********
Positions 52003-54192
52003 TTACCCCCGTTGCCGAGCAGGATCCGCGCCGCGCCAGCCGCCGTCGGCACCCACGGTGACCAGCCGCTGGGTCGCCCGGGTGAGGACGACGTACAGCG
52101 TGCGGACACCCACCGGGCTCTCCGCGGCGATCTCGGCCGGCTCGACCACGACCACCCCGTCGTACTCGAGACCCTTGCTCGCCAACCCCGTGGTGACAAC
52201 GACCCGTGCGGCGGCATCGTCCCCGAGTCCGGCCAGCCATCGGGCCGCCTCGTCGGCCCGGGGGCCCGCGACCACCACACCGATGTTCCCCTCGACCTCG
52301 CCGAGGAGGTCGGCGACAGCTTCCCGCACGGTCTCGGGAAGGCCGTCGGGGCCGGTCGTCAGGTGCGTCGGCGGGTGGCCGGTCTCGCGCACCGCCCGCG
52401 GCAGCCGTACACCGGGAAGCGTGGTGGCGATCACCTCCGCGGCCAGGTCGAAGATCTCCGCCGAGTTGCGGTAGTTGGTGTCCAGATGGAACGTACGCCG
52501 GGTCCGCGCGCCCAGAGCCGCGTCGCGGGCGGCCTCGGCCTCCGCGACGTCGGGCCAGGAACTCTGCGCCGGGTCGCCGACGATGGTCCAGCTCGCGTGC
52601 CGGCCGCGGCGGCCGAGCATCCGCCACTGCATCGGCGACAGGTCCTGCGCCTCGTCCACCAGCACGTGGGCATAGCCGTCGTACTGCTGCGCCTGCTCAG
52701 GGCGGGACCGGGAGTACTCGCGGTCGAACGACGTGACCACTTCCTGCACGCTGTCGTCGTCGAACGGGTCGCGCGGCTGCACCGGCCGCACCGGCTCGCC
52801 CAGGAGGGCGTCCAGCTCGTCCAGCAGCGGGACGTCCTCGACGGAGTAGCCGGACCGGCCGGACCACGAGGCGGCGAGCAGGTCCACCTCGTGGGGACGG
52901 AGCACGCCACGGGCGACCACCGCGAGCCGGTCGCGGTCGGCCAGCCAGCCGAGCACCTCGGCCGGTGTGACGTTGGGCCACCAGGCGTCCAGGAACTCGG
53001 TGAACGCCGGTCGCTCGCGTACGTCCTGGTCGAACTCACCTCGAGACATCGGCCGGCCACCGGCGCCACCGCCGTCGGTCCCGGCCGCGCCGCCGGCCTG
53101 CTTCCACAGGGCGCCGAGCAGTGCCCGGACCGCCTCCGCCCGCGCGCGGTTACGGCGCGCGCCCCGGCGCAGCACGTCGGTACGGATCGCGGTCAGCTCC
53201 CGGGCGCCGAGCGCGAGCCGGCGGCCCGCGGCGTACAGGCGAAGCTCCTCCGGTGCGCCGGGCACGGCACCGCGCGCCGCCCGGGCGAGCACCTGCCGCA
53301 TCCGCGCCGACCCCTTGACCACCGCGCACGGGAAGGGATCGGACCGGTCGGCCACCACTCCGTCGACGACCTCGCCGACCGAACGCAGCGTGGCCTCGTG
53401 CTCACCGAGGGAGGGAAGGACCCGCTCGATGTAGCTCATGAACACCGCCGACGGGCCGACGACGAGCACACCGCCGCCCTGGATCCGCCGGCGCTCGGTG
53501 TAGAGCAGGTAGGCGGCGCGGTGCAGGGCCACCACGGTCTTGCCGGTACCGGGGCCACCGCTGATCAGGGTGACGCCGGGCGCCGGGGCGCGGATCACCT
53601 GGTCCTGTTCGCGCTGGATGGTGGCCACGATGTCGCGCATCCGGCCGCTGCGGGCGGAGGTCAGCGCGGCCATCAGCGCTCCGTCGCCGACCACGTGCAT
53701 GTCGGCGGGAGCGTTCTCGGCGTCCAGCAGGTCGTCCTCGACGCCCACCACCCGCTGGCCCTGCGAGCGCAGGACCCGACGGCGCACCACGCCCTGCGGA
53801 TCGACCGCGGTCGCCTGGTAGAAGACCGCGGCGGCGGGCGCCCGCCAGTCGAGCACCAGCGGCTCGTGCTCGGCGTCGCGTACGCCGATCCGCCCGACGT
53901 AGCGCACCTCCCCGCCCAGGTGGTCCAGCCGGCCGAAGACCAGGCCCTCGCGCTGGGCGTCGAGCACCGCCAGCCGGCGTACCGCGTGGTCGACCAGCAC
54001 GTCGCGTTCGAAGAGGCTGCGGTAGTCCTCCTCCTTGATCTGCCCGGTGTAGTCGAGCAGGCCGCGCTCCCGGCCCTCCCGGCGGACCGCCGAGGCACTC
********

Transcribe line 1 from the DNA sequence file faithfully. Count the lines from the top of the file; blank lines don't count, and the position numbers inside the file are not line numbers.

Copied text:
Positions 52003-54192